Lowland swales, wetlands, and riparian areas provide prime pheasant roost habitat. When left to their own devices, pheasant rise in the morning and move out to feed soon after sunrise. Early in the season, birds may loaf in or near roost cover, but reacting to hunting pressure, birds will push out incredibly early, at times in the dark on public land. While pheasant may adjust their schedules to hunting pressure and weather patterns across the season, when and where to find them at any given time can be predicted with moderate certainty in the Walla Walla Valley.

Seeds and berries are common pheasant diet components in fall and winter. By mid-morning, birds are foraging on upland slopes and moving toward or into crop fields. Tall wheatgrass (an introduced Eurasian bunchgrass common to southeast Washington), wheat, canola, or other seed-producing crops offer forage throughout the season. Woods rose and blue elderberry provide dual function of food and cover when growing in dense patches. Birds may spend more time in this type of cover in the early morning, particularly in freezing conditions.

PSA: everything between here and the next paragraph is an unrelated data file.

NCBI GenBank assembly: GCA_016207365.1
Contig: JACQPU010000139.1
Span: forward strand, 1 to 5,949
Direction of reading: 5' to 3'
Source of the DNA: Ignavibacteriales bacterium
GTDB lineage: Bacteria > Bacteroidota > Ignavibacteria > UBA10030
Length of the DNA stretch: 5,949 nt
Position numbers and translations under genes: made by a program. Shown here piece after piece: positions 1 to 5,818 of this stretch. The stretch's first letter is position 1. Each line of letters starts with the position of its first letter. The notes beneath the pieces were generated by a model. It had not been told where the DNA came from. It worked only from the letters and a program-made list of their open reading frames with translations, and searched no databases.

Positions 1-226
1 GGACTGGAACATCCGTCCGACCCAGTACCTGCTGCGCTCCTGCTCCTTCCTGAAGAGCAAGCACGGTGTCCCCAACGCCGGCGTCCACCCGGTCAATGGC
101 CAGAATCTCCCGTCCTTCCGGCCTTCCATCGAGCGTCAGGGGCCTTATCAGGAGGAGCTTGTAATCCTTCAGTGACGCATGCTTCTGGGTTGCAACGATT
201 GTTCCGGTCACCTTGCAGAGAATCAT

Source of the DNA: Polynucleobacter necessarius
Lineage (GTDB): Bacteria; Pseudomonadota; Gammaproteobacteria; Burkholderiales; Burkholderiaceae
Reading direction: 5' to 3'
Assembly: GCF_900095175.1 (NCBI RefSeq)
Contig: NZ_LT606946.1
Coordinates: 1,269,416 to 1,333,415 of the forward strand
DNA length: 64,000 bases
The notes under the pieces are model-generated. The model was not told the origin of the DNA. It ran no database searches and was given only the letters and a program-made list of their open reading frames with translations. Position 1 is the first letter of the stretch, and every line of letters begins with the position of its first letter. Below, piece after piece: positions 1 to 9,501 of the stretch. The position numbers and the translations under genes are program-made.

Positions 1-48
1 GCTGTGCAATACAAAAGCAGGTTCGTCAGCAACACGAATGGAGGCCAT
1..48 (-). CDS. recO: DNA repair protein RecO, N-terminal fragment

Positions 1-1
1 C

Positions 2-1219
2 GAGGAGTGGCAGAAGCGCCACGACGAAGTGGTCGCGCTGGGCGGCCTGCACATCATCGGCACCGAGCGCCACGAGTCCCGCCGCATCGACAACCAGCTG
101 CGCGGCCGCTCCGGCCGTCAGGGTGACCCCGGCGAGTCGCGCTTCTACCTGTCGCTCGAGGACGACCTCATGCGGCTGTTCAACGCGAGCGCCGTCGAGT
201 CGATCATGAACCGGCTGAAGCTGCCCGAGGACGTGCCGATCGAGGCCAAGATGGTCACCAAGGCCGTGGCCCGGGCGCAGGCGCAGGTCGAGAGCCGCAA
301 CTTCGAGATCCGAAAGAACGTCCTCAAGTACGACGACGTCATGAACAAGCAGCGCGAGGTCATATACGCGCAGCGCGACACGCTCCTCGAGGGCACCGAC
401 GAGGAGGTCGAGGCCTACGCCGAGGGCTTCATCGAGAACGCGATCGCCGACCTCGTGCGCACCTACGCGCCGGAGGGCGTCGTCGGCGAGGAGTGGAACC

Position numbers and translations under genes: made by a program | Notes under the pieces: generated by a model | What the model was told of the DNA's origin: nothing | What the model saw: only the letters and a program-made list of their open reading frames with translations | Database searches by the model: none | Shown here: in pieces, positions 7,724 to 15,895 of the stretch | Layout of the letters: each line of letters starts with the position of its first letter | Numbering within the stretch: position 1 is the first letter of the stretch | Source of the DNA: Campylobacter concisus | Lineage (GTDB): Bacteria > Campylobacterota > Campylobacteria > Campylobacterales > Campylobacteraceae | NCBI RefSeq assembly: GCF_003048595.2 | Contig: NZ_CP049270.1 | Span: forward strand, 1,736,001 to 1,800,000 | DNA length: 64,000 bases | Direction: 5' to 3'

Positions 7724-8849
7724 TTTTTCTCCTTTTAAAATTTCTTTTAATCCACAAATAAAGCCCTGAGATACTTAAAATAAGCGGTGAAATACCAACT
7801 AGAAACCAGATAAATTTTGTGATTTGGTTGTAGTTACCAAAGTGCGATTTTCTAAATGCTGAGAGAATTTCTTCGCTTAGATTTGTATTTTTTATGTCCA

Pheasant spend a large part of the day working edge habitats such as the crop field/grassland interface common among farmland enrolled in the Conservation Reserve Program. Short wheat stubble lacks adequate cover from avian predators, so pheasant typically don’t roam far from secure refuge when browsing cut crop fields.  By late afternoon, birds grab a final snack before flying into roost, within about forty-five minutes of twilight.

DSC_0193